Pendefig: prince/nobleman (pen-DEHV-ig)

Pennaeth: chieftain (PEN-eyeth)

Pryfyn: insect (PRUH-vin)

Saeson: Saxon (SIGH-son)

Titw: small bird/tit (TIT-oo)

Trwsus: trousers (TRUE-sis)

Tylwyth: family/clan (TUHL-ooeeth)

Uffern: hell (EE-fehrn)

Uwd: porridge (IEWD)

Ystad: estate (UHS-tahd)

Don’t be shy! Welsh is the language of heaven and of singing. In fact, singing in Welsh is the best way to learn the pronunciation. To get you started, here is a link to a wonderful folk song that I’ve sung in public at a St. David’s Day event while my lawyer played her harp! Morfa Rhuddlan means the Marsh of Red Land (literally). It is a lament for the deaths of Caradog and all his Welsh warriors in a battle with Offa in 796AD, the words were written by Ieuan Glan Geirionydd. A number of harpists have recorded the tune, but it is the words/poetry of the song that capture the true pathos of the history of Cymru (Wales).

If you have time, please listen to the other songs that Thomas L. Thomas sings, you will recognize some of the tunes which have become theme tunes for films and much more. If there is anything that can explain my love of Welsh, Wales and the Welsh people, it is the music they have created that speaks so eloquently to the heart.



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Filed under Cymraeg/Welsh Language, Cymreig/Welsh, Cymru/Wales, Hanes Cymru/Welsh History, Y Cymry/Welsh People

Hanes y Cymry: First Millennium Detail

Saint Patrick Windowc387-460AD – Saint Patrick (Qatrikias) is born in Castell Nedd, Cymru, captured and enslaved by Irish invaders. He escaped after six years and returned to his family in Cymru, became a priest and returned to Ireland as a bishop. His name in early Irish shows the difference between the Q Celtic (Gaelic) and the P Celtic (Brythonic).

c500-589AD – Saint David is born in Pembrokeshire, becomes a priest, begins his mission of the conversion of theDewi Sant at Jesus Chapel, Oxford chieftains to Christianity, made bishop, and a saint.

632-633AD – Cadwallon vanquished the king of Northumbria and was killed the following year.

c642-655AD – Cynddylan, son of Cyndrwyn, and his brothers stand against the Saxons at Lichfield. A few years later, he and all of his followed are murdered on ‘The Night of the Long Knifes’ in a treacherous attack. Marwnad Cynddylan and Canu Heledd are poems that have been set to mournful tunes.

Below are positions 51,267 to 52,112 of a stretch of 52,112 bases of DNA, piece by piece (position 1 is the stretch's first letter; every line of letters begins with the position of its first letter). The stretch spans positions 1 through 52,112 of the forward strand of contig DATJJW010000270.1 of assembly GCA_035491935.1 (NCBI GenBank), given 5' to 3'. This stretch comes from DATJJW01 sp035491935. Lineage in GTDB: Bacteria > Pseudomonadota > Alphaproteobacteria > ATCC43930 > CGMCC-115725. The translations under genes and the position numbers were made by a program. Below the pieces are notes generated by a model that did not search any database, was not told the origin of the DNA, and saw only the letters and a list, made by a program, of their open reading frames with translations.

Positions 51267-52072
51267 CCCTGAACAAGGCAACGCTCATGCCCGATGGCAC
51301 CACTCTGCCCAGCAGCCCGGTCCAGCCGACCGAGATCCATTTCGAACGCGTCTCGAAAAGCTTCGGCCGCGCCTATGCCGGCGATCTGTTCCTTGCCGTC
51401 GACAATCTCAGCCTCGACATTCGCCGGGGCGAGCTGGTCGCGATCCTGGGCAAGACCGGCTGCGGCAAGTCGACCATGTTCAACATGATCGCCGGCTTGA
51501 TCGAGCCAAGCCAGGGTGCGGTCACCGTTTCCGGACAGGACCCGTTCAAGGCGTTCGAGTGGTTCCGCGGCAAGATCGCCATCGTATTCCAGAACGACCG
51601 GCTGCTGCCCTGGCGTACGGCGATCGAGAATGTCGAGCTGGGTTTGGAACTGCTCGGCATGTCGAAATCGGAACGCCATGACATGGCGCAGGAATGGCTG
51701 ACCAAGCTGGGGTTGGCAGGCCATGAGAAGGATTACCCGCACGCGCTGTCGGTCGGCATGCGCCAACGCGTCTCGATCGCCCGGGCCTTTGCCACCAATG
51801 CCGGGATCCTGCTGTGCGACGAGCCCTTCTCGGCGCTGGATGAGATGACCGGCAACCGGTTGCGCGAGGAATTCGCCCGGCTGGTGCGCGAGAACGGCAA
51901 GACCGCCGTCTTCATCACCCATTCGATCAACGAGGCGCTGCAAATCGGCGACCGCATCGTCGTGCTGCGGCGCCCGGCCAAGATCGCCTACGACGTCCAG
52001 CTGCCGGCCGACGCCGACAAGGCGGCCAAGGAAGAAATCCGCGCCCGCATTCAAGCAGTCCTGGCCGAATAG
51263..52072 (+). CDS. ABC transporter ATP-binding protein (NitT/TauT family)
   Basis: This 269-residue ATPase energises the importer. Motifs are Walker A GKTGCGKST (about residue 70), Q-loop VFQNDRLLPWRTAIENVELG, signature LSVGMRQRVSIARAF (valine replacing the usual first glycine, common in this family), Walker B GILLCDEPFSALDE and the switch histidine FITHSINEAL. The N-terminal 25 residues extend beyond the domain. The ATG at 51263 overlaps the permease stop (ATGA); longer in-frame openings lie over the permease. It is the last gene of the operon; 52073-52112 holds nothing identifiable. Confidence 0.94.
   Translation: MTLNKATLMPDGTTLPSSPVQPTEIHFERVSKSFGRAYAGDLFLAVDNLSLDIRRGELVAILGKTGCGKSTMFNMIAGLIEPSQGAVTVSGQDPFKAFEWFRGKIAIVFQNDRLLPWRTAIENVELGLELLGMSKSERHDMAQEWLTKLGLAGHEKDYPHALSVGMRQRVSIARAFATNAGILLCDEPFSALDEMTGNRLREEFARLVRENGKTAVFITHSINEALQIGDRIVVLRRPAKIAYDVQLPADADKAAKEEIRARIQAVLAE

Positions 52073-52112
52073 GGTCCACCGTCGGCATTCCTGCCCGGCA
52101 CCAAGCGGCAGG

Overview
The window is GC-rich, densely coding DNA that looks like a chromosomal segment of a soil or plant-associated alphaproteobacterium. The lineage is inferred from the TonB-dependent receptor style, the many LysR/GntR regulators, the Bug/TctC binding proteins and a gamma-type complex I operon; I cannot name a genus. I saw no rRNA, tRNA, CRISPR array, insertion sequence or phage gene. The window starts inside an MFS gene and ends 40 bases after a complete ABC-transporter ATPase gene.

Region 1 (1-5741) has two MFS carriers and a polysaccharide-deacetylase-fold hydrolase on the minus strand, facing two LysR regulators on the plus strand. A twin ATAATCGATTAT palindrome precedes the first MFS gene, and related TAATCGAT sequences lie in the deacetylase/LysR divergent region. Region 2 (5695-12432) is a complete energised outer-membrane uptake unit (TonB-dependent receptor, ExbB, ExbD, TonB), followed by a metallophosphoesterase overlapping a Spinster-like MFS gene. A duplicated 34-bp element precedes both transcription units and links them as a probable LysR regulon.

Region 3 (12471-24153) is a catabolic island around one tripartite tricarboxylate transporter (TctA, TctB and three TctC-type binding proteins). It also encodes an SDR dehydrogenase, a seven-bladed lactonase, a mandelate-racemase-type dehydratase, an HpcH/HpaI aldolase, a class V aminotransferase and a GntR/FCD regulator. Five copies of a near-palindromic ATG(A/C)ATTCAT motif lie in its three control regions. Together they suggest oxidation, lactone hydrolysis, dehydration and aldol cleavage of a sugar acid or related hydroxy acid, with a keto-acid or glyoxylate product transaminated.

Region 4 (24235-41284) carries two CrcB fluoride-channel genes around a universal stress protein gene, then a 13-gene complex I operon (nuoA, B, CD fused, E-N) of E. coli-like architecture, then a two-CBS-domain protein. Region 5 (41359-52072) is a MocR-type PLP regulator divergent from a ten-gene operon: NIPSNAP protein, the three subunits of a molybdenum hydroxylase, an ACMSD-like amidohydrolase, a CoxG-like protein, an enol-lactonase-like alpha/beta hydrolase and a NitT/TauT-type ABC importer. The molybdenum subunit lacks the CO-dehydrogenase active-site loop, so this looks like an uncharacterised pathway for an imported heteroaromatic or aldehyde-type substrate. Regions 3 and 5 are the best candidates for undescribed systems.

754-798AD – Caradog ap Meirion reigns as king in Gwynedd. During his reign the battle at Morfa Rhuddlan is purported to have taken place in 796.  According to tradition, Caradog fought Offa at Morfa Rhuddlan and the battle is commemorated in a beautiful poem by Ieuan Glan Geirionydd (Evan Evans). Two years after this bloody event, Caradog was slain by the Saxons. This link will take you to a site to hear the 9th Century folk tune to which the poem is most often sung http://carolink.tripod.com/marsh.html. Or this to hear it played on the pib Cymreig: http://www.youtube.com/watch?v=ikGp9Cxb6AM or this to see a video:  http://www.youtube.com/watch?v=ZwU9gzjuCOA or my personal favorite on the harmonium at the right tempo http://www.youtube.com/watch?v=I9wRXJhhKy4&feature=related. Most folk tunes at this period were dance tunes, not dirges. The poem is one of the most beautiful I’ve read or sung. (I sang this as a solo on St. David’s Day accompanied by harp – one of the bravest things I’ve ever done!)

844-878AD – Rhodri Mawr (the Great) is king of Gwynedd, Powys and Seisyllwg (Sir Gaerfyrddin). His allies included Charles, king of the Franks. He died in battle against the Saxon king of Mercia. (Two years before this battle, 876AD, is the year in which I set the first of my Pendyffryn series with the novel, Invasion.)

Hywel Rex

Hywel Dda codified the marriage laws in Cymru.

880-950AD – Hywel Dda, son of Cadell and grandson of Rhodri Mawr, brings south, west and north together under his reign. He is acclaimed as one of the five great lawmakers of antiquity. The Laws of Hywel Dda were accepted as the standard of law in the judiciary in Cymru until the 16th Century. (Traitor’s Daughter is set in this period.) For more about the Marriage Laws of Hywel Dda, see my earlier article: Marriage Laws in Celtic Britain

1039-1063AD – Gruffydd ap Llywelyn, arguably the most successful of the pre-Norman kings of Cymru who, by the end of his reign, had united the whole of the country from Gwynedd to Gwent. He was the spirit of rebellion that kept the Cymry from succumbing, like their Saxon neighbors in one blow, to the power of the Normans.


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Filed under Cyfraith/Celtic Law, Cymraeg/Welsh Language, Cymreig/Welsh, Cymru/Wales, Hanes Cymru/Welsh History, Y Cymry/Welsh People